As much as you might like to, you cannot block all attachments or links without bringing work to a stop. Train employees about risks and empower them to avoid malicious links or attachments. On the other side, plan as if your employees will open every attachment and visit every site that you wish they wouldn’t with anti-malware protection and multi-factor authentication.

If they accidentally enter their password into a phishing site, multi-factor authentication acts as another layer of defence. Plan for the worst, train for the best. Creating security programs that acknowledge human habits is a security DO.

Web security is a complex and critical component of any enterprise security program. Organisations’ reliance on the web for daily operations is not going anywhere, and the threats aren’t either.

Phishing and ransomware attacks are on the rise. Defending against these threats requires keen knowledge of your organisation’s risks and needs. You need the right solutions, the best security professionals and wide-spread buy-in in the organisation. Aligning your security controls with the reality of the web security issue in your organisation is a security DO.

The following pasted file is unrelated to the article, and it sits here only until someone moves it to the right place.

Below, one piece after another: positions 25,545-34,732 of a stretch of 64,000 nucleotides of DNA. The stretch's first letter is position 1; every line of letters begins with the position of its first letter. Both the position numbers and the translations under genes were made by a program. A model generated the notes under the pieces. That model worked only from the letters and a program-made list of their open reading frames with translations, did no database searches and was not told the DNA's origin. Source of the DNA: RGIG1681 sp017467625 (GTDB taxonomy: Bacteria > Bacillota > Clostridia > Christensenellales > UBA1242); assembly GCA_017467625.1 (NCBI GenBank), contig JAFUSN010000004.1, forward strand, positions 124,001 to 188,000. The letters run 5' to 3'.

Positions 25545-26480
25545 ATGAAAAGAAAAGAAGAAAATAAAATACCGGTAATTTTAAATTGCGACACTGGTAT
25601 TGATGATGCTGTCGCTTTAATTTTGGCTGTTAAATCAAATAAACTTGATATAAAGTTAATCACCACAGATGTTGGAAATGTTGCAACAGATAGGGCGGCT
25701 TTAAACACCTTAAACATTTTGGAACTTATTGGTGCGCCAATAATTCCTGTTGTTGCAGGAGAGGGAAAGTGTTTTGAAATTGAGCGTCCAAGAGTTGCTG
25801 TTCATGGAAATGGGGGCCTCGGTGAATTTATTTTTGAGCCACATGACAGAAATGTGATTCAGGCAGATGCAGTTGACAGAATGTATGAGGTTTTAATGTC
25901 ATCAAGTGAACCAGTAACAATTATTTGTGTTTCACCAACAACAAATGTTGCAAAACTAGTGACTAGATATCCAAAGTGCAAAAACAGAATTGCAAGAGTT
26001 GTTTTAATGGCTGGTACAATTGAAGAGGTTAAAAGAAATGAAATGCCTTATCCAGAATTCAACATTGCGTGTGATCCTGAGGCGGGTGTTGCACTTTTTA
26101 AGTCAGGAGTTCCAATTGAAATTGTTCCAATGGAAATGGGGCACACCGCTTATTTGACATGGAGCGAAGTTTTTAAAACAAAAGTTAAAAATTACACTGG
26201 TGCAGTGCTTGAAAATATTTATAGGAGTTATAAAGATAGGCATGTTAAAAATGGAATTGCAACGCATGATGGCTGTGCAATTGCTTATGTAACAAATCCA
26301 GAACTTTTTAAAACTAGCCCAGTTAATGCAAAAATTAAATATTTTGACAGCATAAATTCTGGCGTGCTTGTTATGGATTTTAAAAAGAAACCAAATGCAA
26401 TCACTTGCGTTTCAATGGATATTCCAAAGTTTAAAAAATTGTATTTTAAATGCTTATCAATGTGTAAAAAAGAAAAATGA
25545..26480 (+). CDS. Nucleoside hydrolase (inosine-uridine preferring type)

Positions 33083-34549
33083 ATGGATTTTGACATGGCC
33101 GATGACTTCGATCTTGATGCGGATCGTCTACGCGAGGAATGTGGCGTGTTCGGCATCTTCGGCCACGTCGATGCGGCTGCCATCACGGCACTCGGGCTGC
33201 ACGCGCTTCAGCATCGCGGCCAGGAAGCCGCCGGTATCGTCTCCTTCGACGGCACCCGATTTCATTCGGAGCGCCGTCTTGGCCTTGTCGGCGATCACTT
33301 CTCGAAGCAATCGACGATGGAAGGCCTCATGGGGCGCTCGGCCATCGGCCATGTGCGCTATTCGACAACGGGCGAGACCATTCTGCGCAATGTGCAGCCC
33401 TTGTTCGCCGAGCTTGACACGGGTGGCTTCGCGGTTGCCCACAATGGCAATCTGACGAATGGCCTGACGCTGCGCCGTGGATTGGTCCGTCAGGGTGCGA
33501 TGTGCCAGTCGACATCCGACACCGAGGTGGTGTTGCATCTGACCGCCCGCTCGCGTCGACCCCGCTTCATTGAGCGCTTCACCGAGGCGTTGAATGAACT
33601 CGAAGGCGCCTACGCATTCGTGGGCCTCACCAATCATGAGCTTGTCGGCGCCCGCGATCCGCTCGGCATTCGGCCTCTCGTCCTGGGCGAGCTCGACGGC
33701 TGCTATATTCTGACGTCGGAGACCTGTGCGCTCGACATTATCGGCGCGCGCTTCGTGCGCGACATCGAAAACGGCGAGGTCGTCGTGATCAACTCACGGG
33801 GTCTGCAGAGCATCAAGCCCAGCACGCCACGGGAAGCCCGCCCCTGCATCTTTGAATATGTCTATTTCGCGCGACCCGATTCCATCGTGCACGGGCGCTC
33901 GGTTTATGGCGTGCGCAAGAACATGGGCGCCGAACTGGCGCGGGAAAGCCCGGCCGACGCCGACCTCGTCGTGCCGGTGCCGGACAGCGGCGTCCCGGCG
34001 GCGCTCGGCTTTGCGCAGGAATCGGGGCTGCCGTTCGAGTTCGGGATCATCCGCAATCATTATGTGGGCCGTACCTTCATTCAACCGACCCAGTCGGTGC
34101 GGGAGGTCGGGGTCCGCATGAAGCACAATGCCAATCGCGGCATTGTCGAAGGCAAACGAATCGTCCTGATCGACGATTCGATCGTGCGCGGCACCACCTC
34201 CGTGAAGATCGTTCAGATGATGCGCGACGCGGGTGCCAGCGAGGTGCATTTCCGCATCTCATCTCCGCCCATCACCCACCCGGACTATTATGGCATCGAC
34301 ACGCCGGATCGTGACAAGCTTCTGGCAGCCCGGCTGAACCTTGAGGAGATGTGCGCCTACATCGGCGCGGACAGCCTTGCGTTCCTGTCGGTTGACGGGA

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The #Wall of #Lava #Lamps That #Protects the #Internet From #Hackers

Source: National Cyber Security – Produced By Gregory Evans

With hackers hitting everyone from Equifax to HBO, you’d imagine something more advanced than lava lamps is protecting your information—but you’d be wrong.

With high-profile hackers stealing headlines, credit card numbers, and Game of Thrones scripts in the last six months, there’s no doubt been very important meetings called across the world to figure out how to keep hackers at bay.

So, what ingenious, impenetrable systems are keeping the world safe? 

The folks at Cloudflare, which handles encryption for around 10 percent of the internet’s total traffic, have to say “lava lamps” with a straight face.

Well, to be fair, that’s actually 100 lava lamps, a swinging pendulum in London, and a chunk of radioactive material in Singapore. 

It might sound like little more than a slightly more complex version of Mouse Trap, but together this weird assortment of junk keeps Cloudflare’s traffic encrypted through the magical, mathematical concepts of randomness and unpredictability. Also, Linux is involved. 

It’s interesting to see how encryption and chaos theory overlap—the pendulum mentioned in the video is probably similar to a double pendulum, which is a classic example of chaos theory (you probably learned about that in Jurassic Park).

A double pendulum is very sensitive to “initial conditions,” or what position it starts in, to the point that a small fraction in difference in two starting points can yield incredibly different swing patterns. This seeming unpredictability to outside observers makes it a great way to simulate randomness, and therefore create the basis for an extremely difficult encryption.

Still, lava lamps give Cloudflare way more style points.